Meridian (the town) actually sits about a third of a degree east of ninety-eight. I’ll give them partial credit. They understood that a meridian was located somewhere nearby although their geography was a bit off.


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I selected Meridianville, Alabama for the final feature. It’s still about the meridian here although they chose to append it with a "ville." I couldn’t find a definitive history online although I did find the text and location of an Alabama historical marker:

Initial Survey Point. In 1809, Major Thomas Freeman, Deputy U.S. Surveyor, established a marker here on the state line and began surveying south toward the middle of the state. This line, known as the Huntsville Meridian, is the reference for all property surveys in North Alabama. The Initial Point, now in the middle of the highway, was reset in 1977 by the Alabama Society of Professional Land Surveyors. [1977: Hwy 231/431 south of Tennessee line]

If one draws a line from the historical marker down to Meridianville, as I have done on the map above, it becomes readily apparent that the Huntsville Meridian does indeed intersect the town.

There are many more towns named either Meridian or Meridian-plus-something-else. I tried to discuss the ones with the largest populations. One can always consult the USGS Geographic Names Information System to explore the more obscure instances further. Generally, except for Mississippi, each of the occurrences I examined involved an actual meridian either directly or in proximity.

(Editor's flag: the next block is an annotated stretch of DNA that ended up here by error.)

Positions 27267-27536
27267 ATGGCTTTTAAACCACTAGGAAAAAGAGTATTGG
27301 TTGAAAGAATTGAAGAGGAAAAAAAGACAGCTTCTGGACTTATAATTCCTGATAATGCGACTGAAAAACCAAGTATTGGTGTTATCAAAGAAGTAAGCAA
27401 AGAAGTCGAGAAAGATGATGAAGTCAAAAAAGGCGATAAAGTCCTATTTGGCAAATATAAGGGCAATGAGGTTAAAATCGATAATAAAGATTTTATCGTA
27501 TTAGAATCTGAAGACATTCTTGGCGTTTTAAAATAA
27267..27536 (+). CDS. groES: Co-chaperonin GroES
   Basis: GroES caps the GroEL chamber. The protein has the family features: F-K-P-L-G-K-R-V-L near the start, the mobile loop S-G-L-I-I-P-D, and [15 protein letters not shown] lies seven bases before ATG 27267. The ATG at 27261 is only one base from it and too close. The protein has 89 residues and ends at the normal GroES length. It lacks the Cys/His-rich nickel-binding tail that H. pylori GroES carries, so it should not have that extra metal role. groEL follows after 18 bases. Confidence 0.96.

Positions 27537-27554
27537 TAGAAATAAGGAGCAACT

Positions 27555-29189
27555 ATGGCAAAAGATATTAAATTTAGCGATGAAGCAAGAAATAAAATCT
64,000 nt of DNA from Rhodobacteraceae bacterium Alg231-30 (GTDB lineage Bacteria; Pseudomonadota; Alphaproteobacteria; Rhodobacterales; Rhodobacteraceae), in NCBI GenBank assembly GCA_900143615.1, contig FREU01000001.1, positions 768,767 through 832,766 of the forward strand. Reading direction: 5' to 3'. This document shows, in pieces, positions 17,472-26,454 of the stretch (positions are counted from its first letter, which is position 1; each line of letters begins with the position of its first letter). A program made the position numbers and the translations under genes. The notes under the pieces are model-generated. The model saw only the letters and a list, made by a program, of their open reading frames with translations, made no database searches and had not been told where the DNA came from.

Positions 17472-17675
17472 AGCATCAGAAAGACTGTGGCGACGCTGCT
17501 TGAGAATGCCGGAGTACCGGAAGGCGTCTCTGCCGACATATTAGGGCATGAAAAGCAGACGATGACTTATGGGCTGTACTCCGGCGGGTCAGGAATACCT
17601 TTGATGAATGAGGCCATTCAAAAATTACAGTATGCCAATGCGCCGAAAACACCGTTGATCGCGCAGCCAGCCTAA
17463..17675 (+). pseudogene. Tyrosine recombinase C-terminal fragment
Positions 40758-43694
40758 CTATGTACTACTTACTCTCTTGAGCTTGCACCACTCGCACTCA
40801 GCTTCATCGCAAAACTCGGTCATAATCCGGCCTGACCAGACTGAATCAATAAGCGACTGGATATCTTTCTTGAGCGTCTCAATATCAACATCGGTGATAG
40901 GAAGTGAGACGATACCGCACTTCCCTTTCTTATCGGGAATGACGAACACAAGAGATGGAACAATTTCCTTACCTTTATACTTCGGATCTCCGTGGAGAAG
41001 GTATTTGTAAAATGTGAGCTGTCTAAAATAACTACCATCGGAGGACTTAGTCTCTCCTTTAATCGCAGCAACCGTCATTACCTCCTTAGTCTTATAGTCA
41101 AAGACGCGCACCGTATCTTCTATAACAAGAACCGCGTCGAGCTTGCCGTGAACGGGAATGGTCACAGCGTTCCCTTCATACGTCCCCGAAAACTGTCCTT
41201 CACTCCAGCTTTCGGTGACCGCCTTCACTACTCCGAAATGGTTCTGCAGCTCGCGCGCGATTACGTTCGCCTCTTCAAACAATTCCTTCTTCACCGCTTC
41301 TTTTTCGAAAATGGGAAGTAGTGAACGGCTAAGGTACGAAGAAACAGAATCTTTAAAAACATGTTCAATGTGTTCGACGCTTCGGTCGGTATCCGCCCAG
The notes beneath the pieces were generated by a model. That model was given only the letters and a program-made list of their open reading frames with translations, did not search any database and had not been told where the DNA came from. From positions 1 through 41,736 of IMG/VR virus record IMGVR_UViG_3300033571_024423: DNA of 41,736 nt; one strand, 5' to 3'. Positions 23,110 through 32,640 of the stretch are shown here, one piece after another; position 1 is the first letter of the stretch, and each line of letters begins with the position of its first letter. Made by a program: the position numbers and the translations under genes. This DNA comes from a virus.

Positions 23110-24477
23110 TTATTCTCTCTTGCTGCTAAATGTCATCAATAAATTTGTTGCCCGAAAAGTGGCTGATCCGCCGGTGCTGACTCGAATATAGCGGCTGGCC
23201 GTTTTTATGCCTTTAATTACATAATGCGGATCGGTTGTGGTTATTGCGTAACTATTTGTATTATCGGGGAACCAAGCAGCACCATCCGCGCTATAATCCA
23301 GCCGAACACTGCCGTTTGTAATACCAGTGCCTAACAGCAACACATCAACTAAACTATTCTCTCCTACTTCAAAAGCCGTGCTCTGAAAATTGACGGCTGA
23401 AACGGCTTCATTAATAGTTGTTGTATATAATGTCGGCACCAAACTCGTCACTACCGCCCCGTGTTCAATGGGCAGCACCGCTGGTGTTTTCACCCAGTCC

On June 3, 2012 · 4 Comments

4 Responses to “But What’s the Meridian?”

  1. Mr Burns says:

    All of which reminds me of the time I was “virtually” exploring the Sixth Principal Meridian, upon which all the surveys of my home state are based. Start on Meridian Avenue in Wichita, and travel south to the Oklahoma border. This is the very south end of the 6th PM. Where “Meridian Road” and “State Line Road” intersect, drop into Street View.


    Now do a little looking around, especially to the west on State Line Road. Notice the mud. Notice the deep tracks of a stuck Street View car. Notice the friendly local who stops by to give the SV car a push. Fun and games on a lovely Kansas afternoon. Well, actually Oklahoma, since the car was stuck on the South side of the raod.

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  2. Fritz Keppler says:

    And then there’s the main north-south street of Indianapolis, Meridian Street, which runs into Monument Circle in the center of the city. At about 86° 9.5′ W, I guess it’s derived from the Washington Meridian?

  3. Makes me think of one of my favorite street names — “Guide Meridian” in Whatcom County, Washington. Part of its length is Guide Meridian Road and part Meridian Street, but county records do appear to indicate that a good portion of the roadway in Bellingham and Lynden is plain old “Guide Meridian” — named for the Puget Sound Meridian, I believe. http://www.lsawhistorical.org/documents/articles_PugetSoundMeridian.pdf or http://www.pobonline.com/Articles/Features/b5d5f0b5ba0f6010VgnVCM100000f932a8c0____

  4. Also, according to http://www.astro.washington.edu/users/woody/sundial_tour.html, which may or may not be reliable, Seattle’s Meridian Avenue “comes from the fact that it lies on a basic reference line chosen by the original surveyors of the city – at a longitude of exactly 122°20.00´ W.”